of a family unaccustomed to leisure;
they want to be having a good time,
and so he’s learning how to maneuver the oars,
and so she’s trying to manage their daughter
and follow at the same time his suggestion to shift weight
toward the front of the boat, to steady the rocking balance.

Now I see: lines of the composition aren’t all so angular,
their shoulders curve together, and a piece of the sail floats out top left,
curling in a little wind, and the yellow-green gunnel
curves around them like an arm.

Once I came to the museum and sat on the bench in front of the painting
and wrote a postcard describing the big tilted shapes of the composition
technically, exactly, in tiny script. I filled all the white space up.
There is no sky in this painting, I said,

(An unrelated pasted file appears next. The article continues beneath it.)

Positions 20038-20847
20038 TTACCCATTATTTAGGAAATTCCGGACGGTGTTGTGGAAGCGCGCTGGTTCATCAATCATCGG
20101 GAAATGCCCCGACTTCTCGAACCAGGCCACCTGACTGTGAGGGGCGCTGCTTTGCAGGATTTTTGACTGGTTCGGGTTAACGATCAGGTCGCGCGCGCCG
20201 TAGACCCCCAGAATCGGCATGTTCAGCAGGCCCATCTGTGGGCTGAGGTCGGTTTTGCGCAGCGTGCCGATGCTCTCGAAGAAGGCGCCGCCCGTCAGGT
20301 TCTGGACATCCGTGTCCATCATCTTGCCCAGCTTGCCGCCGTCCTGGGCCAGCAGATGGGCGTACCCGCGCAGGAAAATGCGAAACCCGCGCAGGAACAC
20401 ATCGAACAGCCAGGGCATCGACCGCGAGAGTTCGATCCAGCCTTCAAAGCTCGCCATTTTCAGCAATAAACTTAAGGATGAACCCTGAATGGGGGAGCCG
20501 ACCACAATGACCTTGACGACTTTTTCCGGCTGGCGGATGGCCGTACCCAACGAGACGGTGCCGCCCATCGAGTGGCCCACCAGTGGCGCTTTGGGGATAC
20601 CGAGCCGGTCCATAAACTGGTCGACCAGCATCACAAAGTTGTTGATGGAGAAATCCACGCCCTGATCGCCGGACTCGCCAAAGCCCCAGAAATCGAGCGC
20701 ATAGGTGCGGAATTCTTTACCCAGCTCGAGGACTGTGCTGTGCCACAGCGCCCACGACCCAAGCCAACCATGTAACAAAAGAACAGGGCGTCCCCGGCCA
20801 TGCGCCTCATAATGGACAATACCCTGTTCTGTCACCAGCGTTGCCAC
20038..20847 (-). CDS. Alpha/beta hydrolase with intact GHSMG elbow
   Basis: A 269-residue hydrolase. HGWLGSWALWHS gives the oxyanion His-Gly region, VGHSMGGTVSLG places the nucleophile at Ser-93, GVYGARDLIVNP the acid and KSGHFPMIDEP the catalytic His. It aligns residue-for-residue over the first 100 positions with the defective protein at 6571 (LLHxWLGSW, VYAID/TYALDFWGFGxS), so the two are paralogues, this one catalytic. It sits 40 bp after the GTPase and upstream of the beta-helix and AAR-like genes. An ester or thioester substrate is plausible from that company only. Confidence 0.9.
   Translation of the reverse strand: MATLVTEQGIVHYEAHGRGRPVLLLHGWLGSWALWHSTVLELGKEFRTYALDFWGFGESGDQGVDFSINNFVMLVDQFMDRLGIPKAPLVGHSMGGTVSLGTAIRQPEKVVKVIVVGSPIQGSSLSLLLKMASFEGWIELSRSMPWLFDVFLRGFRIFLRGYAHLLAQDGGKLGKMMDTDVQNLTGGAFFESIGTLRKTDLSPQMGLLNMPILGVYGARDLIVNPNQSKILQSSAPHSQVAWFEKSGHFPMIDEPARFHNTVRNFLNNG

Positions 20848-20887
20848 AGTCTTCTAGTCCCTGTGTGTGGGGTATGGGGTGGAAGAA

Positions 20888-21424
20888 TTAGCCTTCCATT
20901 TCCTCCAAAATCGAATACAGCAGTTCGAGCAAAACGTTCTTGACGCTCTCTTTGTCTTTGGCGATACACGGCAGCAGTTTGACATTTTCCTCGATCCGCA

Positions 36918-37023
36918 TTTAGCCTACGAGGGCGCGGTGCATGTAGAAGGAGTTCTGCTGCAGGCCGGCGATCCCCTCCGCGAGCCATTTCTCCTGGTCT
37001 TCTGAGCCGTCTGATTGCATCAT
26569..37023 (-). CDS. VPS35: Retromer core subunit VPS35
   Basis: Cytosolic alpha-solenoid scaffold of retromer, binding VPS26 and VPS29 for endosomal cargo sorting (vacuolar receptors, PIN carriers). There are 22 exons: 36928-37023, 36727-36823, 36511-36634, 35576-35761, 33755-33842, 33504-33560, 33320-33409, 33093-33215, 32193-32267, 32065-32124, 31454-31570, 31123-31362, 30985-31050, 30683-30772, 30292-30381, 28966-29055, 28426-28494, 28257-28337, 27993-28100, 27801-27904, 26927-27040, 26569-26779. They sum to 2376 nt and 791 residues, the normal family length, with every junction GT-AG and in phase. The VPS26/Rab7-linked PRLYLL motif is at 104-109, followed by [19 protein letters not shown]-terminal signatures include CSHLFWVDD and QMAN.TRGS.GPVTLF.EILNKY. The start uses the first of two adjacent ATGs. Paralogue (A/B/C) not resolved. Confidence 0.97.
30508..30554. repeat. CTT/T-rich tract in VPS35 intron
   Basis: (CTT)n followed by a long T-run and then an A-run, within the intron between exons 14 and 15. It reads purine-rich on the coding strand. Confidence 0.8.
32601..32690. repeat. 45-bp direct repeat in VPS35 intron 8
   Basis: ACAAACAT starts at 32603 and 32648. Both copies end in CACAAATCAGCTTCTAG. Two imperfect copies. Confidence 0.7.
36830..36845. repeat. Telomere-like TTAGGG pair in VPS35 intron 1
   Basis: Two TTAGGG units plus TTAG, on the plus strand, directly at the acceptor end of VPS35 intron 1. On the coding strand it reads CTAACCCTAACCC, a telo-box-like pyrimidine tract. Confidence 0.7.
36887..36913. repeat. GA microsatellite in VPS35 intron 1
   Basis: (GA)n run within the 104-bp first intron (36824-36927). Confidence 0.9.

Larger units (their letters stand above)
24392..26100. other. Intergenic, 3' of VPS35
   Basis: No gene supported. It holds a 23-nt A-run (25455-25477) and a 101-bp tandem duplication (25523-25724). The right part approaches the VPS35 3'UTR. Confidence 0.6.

the horizon where the blue water ends
is a thin black shore with a few scattered houses.

I think I wanted to say:
If you were here, we could talk about it.
You could tell me something I don’t know.






after the painting (1891) by Bouguereau, Legion of Honor Fine Arts Museum, San Francisco.


The pitcher already broken lies
in brown and green pieces on the ground
near the well where she sits.

Nothing moves, not even the wisps
of her hair which could easily be lifted
by a little wind. The air is still and grave.

There is simply the taint of an old French
passion, something European that compels
story out of stasis. For something has happened

and life as she knew it is over, as surely
as my mother’s innocence was taken
the moment her first lover left her

full of himself. In the distance, a faint tower
and steeple, the village that in ignorance
and error turned her away.

It is after all just a painting of a peasant,
a girl whose gaze is the story’s only verb,
moving and holding the painter’s stroke.